Albert Szent-Györgyi

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Albert Szent-Györgyi de Nagyrápolt

was born September 16, 1893, Budapest.

He was a Hungarian physiologist who won the Nobel Prize in Physiology or Medicine in 1937. He is credited with discovering vitamin C and the components and reactions of the citric acid cycle.


Szent-Györgyi began his studies at the Budapest Medical School, but soon became bored with classes and began research in his uncle’s anatomy lab.
After the war, Szent-Györgyi began his research career in Pressburg (Hungarian: Pozsony, today: Bratislava). He switched universities several times over the next few years, finally ending up at the University of Groningen, where his work focused on the chemistry of cellular respiration. This work landed him a position as a Rockefeller Foundation fellow at Cambridge University. He received his PhD from Cambridge in 1927 for his work on isolating what he then called “hexuronic acid” from adrenal gland tissue.

He accepted a position at the University of Szeged in 1931. There, Szent-Györgyi and his research fellow Joseph Svirbely found that “hexuronic acid” was actually vitamin C and noted its anti-scorbutic activity. In some experiments they used paprika as the source for their vitamin C. Also during this time, Szent-Györgyi continued his work on cellular respiration, identifying fumaric acid and other steps in what would become known as the Krebs cycle.

In 1937, he received the Nobel Prize in Physiology or Medicine “For his discoveries in connection with the biological combustion process with special reference to vitamin C and the catalysis of fumaric acid”.


In 1938, he began work on the biophysics of muscle movement. He found that muscles contain actin, which when combined with the protein myosin and the energy source ATP, contract muscle fibers.

As fascists gained control of politics in Hungary, Szent-Györgyi helped his Jewish friends escape from the country. During World War II, he joined the Hungarian resistance movement. Although Hungary was allied with the Axis Powers, the Hungarian prime minister Miklós Kállay sent Szent-Györgyi to Istanbul in 1944 under the guise of a scientific lecture to begin secret negotiations with the Allies. The Germans learned of this plot, and Adolf Hitler himself issued a warrant for the arrest of Szent-Györgyi. He escaped house arrest and spent 1944 to 1945 as a fugitive from the Gestapo.

After the war, Szent-Györgyi was well-recognized as a public figure and there was some speculation that he might become President of Hungary, should the Soviets permit it. Szent-Györgyi established a lab at the University of Budapest and became head of the biochemistry department there. He was elected as a member of Parliament and helped re-establish the Academy of Sciences. Dissatisfied with the Communist rule of Hungary, he emigrated to the United States in 1947.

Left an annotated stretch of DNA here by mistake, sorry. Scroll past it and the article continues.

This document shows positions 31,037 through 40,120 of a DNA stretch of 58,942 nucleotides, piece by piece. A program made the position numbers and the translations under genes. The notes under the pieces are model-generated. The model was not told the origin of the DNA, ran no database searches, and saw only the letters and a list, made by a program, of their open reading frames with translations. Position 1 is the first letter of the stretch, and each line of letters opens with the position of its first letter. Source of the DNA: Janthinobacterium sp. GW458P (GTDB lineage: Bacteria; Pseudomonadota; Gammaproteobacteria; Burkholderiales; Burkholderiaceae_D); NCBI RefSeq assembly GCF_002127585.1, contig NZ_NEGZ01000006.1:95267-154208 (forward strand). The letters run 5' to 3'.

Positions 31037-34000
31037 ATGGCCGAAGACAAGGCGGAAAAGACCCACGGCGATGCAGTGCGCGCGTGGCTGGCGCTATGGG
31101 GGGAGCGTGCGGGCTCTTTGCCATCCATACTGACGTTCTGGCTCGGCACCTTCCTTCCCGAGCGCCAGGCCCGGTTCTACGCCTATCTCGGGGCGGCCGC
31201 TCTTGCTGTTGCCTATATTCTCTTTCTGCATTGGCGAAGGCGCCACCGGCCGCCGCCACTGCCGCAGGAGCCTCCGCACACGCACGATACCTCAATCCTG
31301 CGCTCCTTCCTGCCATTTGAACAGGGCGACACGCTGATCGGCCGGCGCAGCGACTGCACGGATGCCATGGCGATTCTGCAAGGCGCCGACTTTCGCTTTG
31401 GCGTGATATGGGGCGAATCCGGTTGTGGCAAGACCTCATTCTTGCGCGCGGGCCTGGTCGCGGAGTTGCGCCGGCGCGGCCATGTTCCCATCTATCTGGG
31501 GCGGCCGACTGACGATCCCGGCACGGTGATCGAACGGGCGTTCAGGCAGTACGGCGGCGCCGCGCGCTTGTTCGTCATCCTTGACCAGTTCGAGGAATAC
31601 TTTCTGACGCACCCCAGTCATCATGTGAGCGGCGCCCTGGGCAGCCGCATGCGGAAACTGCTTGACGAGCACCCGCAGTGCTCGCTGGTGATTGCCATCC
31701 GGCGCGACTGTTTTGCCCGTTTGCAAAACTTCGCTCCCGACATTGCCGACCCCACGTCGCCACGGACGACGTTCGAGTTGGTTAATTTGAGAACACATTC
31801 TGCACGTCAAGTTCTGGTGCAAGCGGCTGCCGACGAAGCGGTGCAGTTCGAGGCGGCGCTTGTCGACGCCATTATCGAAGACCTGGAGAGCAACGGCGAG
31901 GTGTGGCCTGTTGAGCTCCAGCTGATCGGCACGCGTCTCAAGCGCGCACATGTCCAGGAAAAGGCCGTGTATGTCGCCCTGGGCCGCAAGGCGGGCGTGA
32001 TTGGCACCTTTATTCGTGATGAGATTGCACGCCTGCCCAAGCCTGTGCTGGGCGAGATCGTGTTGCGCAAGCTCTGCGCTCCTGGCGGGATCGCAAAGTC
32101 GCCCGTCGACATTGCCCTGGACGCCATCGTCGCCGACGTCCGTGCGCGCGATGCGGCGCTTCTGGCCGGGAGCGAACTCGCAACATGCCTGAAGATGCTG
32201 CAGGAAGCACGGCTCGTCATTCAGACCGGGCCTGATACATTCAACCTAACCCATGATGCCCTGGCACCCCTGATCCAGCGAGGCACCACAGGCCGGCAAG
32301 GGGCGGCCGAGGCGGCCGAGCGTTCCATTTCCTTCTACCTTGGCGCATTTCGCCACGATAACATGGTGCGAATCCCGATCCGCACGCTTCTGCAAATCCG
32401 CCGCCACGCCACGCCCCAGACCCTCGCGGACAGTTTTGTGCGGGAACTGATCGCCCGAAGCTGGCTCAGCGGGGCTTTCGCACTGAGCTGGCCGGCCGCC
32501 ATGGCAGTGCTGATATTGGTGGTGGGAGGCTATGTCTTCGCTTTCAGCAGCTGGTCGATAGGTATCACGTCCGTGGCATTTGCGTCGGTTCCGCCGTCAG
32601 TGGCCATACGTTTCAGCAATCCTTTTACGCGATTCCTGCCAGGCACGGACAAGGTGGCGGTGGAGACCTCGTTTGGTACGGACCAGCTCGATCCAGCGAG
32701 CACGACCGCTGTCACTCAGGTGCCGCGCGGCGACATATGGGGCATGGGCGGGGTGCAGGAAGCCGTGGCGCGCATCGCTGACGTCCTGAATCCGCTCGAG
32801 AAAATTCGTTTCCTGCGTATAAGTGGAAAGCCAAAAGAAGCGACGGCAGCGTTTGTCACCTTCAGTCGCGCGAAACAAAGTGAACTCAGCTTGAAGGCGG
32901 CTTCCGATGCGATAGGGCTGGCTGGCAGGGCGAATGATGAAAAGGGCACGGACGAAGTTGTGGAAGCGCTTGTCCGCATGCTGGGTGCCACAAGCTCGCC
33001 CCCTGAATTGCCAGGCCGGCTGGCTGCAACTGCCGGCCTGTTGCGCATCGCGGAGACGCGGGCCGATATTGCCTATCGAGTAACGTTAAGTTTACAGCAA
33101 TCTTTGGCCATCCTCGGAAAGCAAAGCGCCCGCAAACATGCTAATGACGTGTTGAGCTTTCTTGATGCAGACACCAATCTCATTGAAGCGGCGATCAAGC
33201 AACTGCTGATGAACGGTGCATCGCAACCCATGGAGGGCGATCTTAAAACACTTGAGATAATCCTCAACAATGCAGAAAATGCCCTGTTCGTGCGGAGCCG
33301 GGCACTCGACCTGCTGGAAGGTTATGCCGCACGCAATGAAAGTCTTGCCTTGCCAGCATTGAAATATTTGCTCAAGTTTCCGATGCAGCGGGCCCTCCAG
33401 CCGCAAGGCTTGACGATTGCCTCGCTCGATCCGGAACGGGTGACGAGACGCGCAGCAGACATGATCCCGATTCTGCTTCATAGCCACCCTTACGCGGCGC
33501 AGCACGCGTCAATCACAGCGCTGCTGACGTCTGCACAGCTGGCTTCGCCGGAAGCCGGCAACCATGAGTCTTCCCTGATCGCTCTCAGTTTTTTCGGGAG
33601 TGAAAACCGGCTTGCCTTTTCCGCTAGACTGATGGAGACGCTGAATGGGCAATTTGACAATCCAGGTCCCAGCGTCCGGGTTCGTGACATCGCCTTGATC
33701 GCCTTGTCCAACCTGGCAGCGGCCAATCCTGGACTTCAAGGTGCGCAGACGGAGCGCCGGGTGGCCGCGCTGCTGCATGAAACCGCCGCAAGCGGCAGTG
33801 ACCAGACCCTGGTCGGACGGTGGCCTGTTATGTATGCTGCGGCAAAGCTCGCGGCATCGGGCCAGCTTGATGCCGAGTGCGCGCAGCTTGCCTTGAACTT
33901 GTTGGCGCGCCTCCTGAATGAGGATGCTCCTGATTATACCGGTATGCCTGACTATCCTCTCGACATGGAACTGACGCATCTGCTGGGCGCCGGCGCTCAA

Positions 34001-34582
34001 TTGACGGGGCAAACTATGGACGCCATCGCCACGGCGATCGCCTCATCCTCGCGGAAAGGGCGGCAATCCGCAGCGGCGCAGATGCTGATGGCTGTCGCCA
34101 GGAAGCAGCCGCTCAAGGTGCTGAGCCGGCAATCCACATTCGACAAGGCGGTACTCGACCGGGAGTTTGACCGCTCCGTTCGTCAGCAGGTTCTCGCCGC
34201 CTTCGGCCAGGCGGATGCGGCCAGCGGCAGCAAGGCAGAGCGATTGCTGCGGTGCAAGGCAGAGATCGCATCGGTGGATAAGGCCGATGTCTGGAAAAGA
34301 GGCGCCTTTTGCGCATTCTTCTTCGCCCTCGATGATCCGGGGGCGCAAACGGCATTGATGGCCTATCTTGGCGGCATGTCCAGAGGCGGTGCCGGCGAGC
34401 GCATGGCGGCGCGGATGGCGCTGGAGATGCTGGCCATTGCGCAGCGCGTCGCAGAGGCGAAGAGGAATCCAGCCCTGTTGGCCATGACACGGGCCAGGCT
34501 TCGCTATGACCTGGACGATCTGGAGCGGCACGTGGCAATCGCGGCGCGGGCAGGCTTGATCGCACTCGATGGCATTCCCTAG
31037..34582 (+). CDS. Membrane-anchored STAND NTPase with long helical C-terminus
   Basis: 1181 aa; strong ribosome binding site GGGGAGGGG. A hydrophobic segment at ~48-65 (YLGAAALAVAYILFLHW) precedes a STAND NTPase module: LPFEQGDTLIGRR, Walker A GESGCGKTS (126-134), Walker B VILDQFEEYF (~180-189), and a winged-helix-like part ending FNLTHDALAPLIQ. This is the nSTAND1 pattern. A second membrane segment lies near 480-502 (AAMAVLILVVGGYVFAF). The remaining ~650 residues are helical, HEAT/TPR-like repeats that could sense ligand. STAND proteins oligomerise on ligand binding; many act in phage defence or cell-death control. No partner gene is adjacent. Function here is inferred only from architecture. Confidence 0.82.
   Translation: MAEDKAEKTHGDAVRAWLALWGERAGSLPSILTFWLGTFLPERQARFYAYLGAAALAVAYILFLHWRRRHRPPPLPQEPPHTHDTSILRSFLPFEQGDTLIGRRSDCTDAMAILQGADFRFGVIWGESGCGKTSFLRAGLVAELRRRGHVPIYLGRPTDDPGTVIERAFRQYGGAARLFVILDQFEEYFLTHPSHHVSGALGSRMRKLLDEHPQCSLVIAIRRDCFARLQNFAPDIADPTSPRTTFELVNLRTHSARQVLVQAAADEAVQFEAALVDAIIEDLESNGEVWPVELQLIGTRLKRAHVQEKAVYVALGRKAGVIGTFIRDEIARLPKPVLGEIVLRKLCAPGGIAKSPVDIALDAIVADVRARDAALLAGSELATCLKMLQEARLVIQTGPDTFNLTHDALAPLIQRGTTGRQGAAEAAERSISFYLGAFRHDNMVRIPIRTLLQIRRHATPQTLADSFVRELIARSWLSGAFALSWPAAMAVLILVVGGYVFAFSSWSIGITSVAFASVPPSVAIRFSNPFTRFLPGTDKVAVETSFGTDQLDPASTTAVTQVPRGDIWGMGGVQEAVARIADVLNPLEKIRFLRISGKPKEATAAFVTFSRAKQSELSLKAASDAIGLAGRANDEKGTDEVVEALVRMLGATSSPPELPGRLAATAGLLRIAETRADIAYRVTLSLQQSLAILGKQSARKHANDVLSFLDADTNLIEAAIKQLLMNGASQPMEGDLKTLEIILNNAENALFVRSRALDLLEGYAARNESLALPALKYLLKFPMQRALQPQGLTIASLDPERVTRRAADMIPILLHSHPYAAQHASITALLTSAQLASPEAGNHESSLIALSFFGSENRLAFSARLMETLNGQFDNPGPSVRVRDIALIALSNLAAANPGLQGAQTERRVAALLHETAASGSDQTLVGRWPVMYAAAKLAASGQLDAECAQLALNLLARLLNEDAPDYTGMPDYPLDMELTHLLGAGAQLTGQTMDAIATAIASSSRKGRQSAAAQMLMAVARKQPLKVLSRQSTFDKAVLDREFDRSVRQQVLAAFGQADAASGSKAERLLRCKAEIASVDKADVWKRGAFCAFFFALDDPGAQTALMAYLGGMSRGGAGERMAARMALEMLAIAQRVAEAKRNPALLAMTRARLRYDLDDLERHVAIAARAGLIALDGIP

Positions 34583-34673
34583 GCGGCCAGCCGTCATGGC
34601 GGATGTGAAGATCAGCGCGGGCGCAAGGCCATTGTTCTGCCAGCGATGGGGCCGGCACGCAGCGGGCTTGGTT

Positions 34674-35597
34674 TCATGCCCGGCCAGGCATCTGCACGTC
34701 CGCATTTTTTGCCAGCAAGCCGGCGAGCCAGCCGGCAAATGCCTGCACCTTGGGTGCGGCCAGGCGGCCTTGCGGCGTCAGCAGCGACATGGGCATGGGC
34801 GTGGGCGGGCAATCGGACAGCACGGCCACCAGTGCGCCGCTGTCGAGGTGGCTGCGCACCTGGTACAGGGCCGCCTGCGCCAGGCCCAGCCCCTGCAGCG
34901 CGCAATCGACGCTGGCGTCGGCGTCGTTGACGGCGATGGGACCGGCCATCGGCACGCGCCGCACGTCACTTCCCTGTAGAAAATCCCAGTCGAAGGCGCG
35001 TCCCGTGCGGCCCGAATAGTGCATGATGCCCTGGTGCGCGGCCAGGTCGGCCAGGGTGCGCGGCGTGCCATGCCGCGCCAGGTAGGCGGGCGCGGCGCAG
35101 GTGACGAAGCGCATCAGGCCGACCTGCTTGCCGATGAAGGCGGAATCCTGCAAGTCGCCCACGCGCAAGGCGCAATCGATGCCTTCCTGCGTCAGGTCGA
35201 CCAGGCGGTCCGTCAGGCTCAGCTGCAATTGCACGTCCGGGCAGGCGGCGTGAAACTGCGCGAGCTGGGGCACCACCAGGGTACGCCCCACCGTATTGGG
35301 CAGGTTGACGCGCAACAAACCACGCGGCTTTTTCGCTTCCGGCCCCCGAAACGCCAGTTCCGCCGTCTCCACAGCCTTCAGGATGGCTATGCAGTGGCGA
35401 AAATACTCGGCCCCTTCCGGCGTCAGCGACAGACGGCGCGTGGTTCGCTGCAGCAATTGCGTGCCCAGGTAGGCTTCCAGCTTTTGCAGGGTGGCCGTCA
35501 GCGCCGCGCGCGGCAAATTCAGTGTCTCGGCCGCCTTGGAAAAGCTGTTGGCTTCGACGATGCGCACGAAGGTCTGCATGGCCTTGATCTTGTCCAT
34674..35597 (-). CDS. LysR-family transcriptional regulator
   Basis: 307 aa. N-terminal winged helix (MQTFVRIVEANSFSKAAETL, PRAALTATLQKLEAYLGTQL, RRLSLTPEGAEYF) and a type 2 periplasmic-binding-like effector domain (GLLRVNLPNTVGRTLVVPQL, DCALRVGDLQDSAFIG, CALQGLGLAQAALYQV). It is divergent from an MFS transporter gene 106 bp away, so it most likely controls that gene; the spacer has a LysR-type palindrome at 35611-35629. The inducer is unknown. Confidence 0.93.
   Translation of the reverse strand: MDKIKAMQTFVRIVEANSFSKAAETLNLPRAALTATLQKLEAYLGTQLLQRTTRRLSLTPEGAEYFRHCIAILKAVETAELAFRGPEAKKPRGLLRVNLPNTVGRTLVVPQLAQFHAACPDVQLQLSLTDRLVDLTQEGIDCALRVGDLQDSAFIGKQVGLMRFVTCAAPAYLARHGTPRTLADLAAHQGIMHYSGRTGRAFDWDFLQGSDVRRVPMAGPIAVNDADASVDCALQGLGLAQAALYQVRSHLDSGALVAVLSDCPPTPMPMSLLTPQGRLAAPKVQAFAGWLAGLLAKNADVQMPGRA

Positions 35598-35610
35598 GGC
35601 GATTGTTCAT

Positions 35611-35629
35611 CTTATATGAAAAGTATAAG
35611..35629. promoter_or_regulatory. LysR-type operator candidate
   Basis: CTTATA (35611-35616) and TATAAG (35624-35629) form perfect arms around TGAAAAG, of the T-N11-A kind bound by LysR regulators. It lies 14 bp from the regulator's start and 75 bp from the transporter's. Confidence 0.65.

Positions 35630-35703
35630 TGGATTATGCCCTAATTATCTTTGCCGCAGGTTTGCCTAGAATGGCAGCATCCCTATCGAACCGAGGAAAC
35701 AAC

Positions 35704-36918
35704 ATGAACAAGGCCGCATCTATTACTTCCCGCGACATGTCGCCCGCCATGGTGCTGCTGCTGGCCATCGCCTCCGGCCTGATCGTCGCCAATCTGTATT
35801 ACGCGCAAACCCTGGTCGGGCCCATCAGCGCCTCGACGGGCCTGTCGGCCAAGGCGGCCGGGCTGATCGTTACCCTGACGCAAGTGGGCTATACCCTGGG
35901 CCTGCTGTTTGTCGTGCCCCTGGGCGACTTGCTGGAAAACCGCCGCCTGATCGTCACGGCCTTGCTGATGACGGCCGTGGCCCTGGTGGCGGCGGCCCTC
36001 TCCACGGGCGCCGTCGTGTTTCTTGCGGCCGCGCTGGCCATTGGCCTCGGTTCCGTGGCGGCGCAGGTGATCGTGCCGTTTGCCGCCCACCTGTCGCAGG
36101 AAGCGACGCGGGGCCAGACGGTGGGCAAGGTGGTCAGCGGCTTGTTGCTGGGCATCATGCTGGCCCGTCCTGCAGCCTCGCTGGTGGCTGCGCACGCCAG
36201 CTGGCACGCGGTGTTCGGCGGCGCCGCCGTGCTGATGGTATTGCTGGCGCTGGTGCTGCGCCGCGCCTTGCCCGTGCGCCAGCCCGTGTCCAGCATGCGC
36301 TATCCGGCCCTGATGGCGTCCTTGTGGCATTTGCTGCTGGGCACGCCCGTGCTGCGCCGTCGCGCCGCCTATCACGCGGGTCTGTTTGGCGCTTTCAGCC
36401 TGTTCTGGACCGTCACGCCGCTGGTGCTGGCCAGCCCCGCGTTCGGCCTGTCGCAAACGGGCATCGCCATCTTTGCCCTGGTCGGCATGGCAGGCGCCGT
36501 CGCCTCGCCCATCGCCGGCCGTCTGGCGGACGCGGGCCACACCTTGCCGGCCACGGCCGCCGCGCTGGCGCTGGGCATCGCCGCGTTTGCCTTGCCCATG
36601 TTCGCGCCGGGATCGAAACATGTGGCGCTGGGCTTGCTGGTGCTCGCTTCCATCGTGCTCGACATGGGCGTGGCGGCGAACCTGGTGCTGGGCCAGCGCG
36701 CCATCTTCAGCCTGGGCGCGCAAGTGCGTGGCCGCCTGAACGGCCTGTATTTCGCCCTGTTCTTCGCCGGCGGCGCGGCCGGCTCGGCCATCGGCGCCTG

In 1947, Szent-Györgyi established a lab at the Marine Biological Laboratory in Woods Hole, Massachusetts with financial support from Hungarian businessman Stephen Rath. However, Szent-Györgyi still faced funding difficulties for several years, due to his foreign status and former association with the government of a Communist nation. In 1948, he received a research position with the National Institutes of Health (NIH) in Bethesda, Maryland and began dividing his time between there and Woods Hole. In 1950, grants from the Armour Meat Company and the American Heart Association allowed him to establish the Institute for Muscle Research.
During the 1950s, Szent-Györgyi began using electron microscopes to study muscles at the subunit level. He received the Lasker Award in 1954. In 1955, he became a naturalized citizen of the United States. He became a member of the National Academy of Sciences in 1956.
In the late 1950s, Szent-Györgyi developed a research interest in cancer and developed ideas on applying the theories of quantum physics to the biochemistry of cancer.

“A discovery is said to be an accident meeting a prepared mind.”
- Albert Szent-Györgyi -


“When I received the Nobel Prize, the only big lump sum of money I have ever seen, I had to do something with it. The easiest way to drop this hot potato was to invest it, to buy shares. I knew that World War II was coming and I was afraid that if I had shares which rise in case of war, I would wish for war. So I asked my agent to buy shares which go down in the event of war. This he did. I lost my money and saved my soul.”
- Albert Szent-Györgyi -

Nobelprize: The Nobel Prize in Physiology or Medicine 1937: Albert von Szent-Györgyi Nagyrapolt

Britannica Encyclopaedia: Albert Szent-Györgyi

Profiles in Science, National Library of Medicine : The Albert Szent-Gyorgyi Papers

Answers: Scientist: Albert von Szent-Györgyi

Chemistry Encyclopedia: Szent-Györgyi, Albert

Encyclopedia: Albert von Szent-Gyorgyi

University of Szeged, Clinical Center: Albert von Szent-Gyorgyi’s videos

Wikipedia: Albert Szent-Györgyi

Profiles in Science, National Library of Medicine: The Albert Szent-Gyorgyi Papers

PicSearch: Pictures of Albert Szent-Györgyi

Chemistry Explained: Hungarian-born american biochemist 1893–1986

CProfiles in Science, National Library of Medicine :: Szent-Gyorgyi, Albert. “The Living State and Cancer.”

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